You might be thinking I mean books…and if so, you are both right and not completely right. 🙂
The other night I went out to celebrate my friend’s birthday. The days leading up to that night, I kept thinking about what I could give her as a gift. It couldn’t just be anything for this longtime friend. I wanted to give a gift that was her, a person who not only gives so much of herself, but also has a passion for books.
Then…BOOM, of course…a donation of books for those that are in need of them. I am surprised by how long it took me to come up with this idea. My boyfriend and I have been giving each other (and some family members) gifts where we donate, in their name, to an organization that supports a cause they are passionate about. We have been doing this for quite some time, because truly, although we have needs, and often a tight budget to fulfill those needs, we deeply know that we have enough. This isn’t the case for all.
The organization I decided on for my dear friend is called Project Night Night.
Project Night Night helps “homeless children have sweeter dreams” by providing them a package that has “a new security blanket, an age- appropriate children’s book, and a stuffed animal — all nestled inside of a new canvas tote bag” (see above photo). They have donated over 25,000 Night Night packages each year! LOVE!
I found their organization (and many others) through a simple Google search. My search brought me to a post by Chronicle Books that lists “17 US-Based Charities That Put Books in the Hands of Children”.
The gift was received warmly and I am so glad that I was able to give and to find this site.
I know I will be giving the gift of books again many times over, and this list will help me…and I hope it also helps you give the gift that gives…for any occasion.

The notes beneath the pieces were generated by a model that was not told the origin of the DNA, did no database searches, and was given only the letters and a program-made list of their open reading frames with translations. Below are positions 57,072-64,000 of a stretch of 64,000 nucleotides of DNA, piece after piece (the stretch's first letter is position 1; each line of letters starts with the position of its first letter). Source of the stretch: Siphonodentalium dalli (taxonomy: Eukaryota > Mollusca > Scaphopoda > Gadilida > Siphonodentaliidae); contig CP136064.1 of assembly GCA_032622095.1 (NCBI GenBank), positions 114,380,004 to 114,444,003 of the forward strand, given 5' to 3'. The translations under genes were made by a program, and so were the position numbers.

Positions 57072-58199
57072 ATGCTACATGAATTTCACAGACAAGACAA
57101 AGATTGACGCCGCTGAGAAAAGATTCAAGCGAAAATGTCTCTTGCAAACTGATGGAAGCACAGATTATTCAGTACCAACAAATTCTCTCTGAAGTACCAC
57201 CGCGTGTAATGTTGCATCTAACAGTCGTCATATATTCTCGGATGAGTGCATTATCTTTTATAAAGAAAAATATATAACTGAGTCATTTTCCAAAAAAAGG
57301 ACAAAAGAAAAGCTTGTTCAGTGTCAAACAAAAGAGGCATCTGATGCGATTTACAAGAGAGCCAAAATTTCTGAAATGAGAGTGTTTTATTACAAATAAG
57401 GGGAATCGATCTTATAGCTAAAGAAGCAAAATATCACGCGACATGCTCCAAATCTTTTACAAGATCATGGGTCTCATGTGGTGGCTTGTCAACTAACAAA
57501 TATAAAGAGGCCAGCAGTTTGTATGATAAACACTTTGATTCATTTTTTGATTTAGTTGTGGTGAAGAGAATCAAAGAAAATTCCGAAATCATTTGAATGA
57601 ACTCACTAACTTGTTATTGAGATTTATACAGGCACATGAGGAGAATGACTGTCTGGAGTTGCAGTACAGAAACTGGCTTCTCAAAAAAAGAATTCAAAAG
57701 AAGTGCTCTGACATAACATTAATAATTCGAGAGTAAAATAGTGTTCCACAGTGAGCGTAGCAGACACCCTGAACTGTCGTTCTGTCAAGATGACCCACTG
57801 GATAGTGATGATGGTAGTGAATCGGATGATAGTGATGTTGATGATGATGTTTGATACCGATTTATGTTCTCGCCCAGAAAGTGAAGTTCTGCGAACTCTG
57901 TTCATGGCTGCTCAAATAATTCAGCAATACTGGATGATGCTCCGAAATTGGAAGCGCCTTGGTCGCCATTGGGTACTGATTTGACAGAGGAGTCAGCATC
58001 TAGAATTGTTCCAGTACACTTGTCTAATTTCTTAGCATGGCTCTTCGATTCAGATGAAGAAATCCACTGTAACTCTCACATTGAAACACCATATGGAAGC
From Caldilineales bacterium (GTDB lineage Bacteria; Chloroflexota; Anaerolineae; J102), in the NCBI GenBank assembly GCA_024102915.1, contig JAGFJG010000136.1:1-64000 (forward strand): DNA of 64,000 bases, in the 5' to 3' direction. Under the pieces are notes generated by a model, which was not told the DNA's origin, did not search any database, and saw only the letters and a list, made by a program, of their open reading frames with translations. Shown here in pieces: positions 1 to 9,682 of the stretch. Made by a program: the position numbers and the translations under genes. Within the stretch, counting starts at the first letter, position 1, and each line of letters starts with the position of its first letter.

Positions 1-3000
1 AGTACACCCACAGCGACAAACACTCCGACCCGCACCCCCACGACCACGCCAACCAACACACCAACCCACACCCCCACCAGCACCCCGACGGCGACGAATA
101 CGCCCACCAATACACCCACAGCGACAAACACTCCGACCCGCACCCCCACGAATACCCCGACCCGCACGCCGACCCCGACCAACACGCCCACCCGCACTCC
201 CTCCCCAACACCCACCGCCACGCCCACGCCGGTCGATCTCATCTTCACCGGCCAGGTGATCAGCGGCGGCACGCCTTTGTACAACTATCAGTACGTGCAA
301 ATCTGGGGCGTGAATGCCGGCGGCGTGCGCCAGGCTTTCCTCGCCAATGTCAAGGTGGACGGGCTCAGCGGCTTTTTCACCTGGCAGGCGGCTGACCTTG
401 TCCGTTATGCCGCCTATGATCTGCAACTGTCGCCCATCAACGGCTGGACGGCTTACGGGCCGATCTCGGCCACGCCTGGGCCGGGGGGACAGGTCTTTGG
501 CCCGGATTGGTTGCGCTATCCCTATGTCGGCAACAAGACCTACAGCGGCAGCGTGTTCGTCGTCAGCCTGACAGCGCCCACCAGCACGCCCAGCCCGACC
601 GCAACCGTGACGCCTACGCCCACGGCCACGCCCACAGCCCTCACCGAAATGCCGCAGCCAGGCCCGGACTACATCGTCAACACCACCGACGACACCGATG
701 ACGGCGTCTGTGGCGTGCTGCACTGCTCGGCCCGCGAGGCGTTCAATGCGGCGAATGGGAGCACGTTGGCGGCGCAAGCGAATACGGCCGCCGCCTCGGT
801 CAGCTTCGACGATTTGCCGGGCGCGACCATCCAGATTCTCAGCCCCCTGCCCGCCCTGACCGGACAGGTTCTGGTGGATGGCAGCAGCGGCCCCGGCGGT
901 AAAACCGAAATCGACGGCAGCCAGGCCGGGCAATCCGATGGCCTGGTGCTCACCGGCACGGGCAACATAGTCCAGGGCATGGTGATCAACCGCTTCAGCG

Have you heard about #teamtrees? If not, it is my joy to share this invitation to participate and to help.
YouTuber MrBeast started this invitation movement to make a positive environmental impact, by raising funds to plant 20 million trees around the globe. With $1 per tree, his efforts have spread and individuals, and classrooms, like my 8th grade science class, have joined in and donated. You can learn a bit more from this video by Inside Edition:
Want to get your class involved?
A great way to start the class brainstorming session is to start with a read aloud. Below are some of my favorites:
This was one of the books I purchased through a grant I wrote for an elementary school, to increase their access to stories that share science identities. You can read more about that grant from my post Books on Display. And my follow-up post New Science-Themed Picture Books on Display.
Some additional great reads for your classroom, to help start your own #teamtrees donation are:
This story, Planting the Trees of Kenya, was on of my past featured books. To learn more about the science, literacy, and science identity connections of this book, please see that blog post by clicking HERE.
Happy Fund Raising!
About a month ago, I shared a Cultural Fabric activity that I invited my school to participate in. Please see my post Cultural Fabric: Class Building Activity for more information, including a link to a PDF for instructions.
To my delight, they did 🙂, and I am here to share with you some of those results!